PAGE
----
Participants needed for COVID-19 impact study by USM, Tougaloo researchers

Participants needed for COVID-19 impact study by USM, Tougaloo researchers
The schools are trying to better understand the challenges young people in the state have faced throughout the COVID-19 pandemic. (Source: WDAM)

HATTIESBURG, Miss. (WLBT) - If you are between the ages of 18 - 29, The University of Southern Mississippi (USM) and Tougaloo College want your help.

The schools are trying to better understand the challenges young people in the state have faced throughout the COVID-19 pandemic.

The research study, Young Adults Against COVID-19 (YAACOV), will ask participants to complete a brief online survey and participate in one virtual focus group to share what they know about the virus.

The discussion will include how you coped with the stressors and challenges brought on by the pandemic to get a better idea on vaccination and other prevention strategies.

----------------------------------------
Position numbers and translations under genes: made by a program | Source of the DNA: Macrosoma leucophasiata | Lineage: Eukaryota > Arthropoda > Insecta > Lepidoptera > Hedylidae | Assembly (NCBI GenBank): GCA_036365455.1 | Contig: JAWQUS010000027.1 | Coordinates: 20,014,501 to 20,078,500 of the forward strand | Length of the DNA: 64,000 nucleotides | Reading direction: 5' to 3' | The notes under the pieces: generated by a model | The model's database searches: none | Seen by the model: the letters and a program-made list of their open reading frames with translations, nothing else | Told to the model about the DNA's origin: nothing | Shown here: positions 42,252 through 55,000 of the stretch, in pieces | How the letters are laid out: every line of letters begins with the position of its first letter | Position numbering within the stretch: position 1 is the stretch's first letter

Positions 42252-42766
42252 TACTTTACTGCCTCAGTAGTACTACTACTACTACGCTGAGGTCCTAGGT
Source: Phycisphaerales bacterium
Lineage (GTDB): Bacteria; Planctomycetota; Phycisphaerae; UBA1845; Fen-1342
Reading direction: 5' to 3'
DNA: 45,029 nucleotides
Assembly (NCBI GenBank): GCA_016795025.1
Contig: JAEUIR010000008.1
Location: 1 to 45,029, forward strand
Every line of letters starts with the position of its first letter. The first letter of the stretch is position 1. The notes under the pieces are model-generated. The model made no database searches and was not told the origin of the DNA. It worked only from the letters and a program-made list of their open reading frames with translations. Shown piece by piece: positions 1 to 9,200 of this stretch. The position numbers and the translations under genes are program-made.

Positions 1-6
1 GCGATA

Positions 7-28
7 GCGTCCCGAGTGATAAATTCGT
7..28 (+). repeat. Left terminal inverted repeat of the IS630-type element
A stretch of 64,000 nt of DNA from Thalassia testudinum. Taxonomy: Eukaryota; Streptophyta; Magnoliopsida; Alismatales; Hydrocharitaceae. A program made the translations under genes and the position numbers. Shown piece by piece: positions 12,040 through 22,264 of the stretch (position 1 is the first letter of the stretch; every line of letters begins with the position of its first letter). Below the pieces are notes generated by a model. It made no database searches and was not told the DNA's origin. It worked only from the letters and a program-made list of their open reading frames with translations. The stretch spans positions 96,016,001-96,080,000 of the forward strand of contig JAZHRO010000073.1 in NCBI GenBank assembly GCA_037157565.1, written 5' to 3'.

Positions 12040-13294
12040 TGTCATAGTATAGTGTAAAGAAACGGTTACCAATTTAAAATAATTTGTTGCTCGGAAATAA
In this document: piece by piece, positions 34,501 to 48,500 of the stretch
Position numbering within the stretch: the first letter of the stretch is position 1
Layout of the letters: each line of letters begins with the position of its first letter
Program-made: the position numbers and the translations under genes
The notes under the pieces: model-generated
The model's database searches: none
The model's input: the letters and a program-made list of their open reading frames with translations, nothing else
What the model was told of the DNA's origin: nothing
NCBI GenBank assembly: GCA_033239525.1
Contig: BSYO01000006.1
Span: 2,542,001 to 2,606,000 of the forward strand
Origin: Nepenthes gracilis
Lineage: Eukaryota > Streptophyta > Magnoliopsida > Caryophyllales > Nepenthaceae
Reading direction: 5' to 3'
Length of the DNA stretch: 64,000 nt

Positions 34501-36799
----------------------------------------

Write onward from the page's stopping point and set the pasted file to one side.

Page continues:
“The Young Adults Against COVID-19 study is an opportunity for our young people to contribute to our understanding of how the virus has impacted their lives,” said Dr. Traci Hayes, Project Site Lead, and assistant professor at USM. “We are encouraging young people, those from underserved groups, rural areas, from across the state to participate.”

The Mississippi State Department of Health says about 36% of the COVID-19 cases were among young adults from ages 18-39. Among this group, African American young adults are at greater risk of contracting and suffering from the virus.

“The data provided by the Mississippi State Department of Health identifies young adults as continuing to be a population of high risks for carrying and transmitting the coronavirus, and that is a major reason why this study is specifically designed to identify the concerns, challenges, and information needs of that population,” said Dr. Wendy White, YAACOV Principal Investigator and Principal Investigator of the Jackson Heart Study Undergraduate Program at Tougaloo College.

The YAACOV study is supported by the Mississippi Collaborative Engagement Alliance, which was awarded to the University of Mississippi Medical Center and funded by the National Institutes of Health.

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